The Iowa caucus process tends to be a bit of a mystery to outsiders and can seem daunting for many Iowa voters. While the process for Democratic caucuses is very deliberative and involves voters physically — and therefore publicly — moving to different areas to record their voting preferences, the Republican caucus is a more private affair.
Cindy Golding, Linn County Republican Party chair, organized a rally for Donald Trump in Cedar Rapids, Iowa, on the day of the caucuses. She says it’s important to realize the caucuses are held by and for the parties.
“This is a party event,” Golding says. “This is not a taxpayer-funded operation. People from primary states don’t understand the difference … a caucus is an intentional party-building activity.”
The Republican Process
Iowa is a closed caucus, meaning a voter must be a registered member of a party to participate, but Iowa voters were able to fill out a voter registration form when they arrive at the caucus, Golding says.
The Republican process is based on secret ballot, with an informal straw poll — this year called a presidential preference poll — taken before the official vote is tallied and reported. The only public votes are when the precinct representatives are being elected. These volunteers will represent their precinct at the county convention March 12.
Golding says the guidelines state you must vote at the end of the caucus, but there is no specific mandate on how the proceedings should be conducted before the final vote, only suggestions.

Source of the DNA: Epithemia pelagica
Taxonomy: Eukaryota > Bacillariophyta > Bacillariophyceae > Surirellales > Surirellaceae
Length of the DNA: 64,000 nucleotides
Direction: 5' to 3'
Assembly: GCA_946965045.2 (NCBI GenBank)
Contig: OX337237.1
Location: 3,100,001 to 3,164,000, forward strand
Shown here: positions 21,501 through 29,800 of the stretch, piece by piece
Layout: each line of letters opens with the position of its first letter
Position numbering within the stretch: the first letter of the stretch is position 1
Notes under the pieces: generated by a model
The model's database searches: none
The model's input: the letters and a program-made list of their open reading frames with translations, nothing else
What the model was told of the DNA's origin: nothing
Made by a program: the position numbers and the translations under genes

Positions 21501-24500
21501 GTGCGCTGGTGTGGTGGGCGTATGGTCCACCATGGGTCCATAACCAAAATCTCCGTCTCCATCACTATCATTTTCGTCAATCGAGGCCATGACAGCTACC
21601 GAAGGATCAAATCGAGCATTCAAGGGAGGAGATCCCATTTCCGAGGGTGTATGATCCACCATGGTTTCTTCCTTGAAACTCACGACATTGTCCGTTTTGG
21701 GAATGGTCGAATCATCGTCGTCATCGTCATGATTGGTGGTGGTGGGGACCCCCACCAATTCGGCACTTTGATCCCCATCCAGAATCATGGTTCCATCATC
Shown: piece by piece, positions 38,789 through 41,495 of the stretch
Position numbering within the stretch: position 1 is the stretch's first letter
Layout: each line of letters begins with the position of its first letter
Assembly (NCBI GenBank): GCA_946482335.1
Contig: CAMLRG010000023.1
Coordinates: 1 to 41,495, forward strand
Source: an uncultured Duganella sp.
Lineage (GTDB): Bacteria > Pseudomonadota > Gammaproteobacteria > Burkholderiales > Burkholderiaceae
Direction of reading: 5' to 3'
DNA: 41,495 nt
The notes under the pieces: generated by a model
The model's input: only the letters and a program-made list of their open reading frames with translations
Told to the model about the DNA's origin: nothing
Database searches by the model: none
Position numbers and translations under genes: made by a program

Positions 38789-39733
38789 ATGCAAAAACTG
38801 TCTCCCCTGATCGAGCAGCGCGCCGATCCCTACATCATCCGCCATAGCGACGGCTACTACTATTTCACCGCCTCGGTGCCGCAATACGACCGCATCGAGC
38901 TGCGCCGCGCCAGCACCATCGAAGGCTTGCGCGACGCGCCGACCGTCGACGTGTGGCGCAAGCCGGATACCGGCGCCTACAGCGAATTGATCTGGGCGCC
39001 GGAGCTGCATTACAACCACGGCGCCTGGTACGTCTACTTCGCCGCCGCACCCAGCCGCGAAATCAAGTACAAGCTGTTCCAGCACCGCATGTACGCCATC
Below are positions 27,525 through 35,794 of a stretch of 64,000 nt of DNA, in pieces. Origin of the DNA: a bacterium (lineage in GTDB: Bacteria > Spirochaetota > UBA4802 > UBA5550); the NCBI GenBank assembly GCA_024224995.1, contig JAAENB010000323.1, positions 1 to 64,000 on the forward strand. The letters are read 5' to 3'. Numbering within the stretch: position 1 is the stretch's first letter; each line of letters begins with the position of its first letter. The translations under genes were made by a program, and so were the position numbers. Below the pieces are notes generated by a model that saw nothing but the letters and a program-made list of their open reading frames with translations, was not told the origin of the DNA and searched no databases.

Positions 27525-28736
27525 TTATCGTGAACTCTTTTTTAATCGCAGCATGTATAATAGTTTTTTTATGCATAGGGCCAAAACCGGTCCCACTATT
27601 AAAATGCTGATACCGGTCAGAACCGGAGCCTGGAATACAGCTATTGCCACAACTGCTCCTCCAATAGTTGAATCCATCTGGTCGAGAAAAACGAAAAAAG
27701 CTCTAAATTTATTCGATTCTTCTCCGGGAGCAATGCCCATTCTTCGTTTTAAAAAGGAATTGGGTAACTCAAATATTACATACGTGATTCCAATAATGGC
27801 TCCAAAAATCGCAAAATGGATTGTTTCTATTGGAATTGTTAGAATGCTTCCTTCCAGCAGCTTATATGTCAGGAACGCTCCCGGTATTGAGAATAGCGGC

“You can tell your neighbor who you’re voting for, but you don’t have to,” she says.
Golding says the Iowa Code lists the rules for how the caucuses are to be run, which require both parties to hold their caucuses at a certain time, so the parties work together to decide on the date and locations.
“The county parties can run the caucus how they choose, within the guidelines of the state rules,” Golding says. “So all of the 99 counties will be caucusing [Feb.1] at 7 [p.m.].”
While the basic rules of the Republican caucus remain unchanged, at least in Linn County, Golding says this is the first year the results are being reported from both the Democratic and Republican caucuses via a smartphone app designed by Microsoft. She says there is a designated reporter for each precinct, who is identified and trained beforehand, who has access to the app, which is linked to their phone and a special code known only to them.
During past years, the reporters would report the results via a phone call, which Golding says is the backup plan if anything goes wrong with the new technology.
“We have used electronic media in the past, but this is the first time the parties are using the same database,” Golding says. “[The Republicans and Democrats] have different apps, but it’s all the same base … we’re doing all the caucusing the same way we’ve always done, except for technology.”
Although there were a few reports on Twitter that the Republican caucuses results site was overloaded a few times on caucus night, USA Today reports that Microsoft said in an emailed statement that their reporting system worked without issue. Before the caucus, however, some on the Democratic side were suspicious about Microsoft’s motives in providing the free app.
The Sanders campaign in particular noted that Microsoft employees have donated substantial amounts to Hillary Clinton, questioning the app’s partiality. As it turned out, more than half of the 1,681 Democratic caucuses ended up using the app to report their results, while the rest used the traditional phone-in method.
The next caucus, Nevada, will be held on different days for Democrats and Republicans, on Feb. 20 and Feb. 23 respectively. How exactly the results will be reported has not yet been publicized.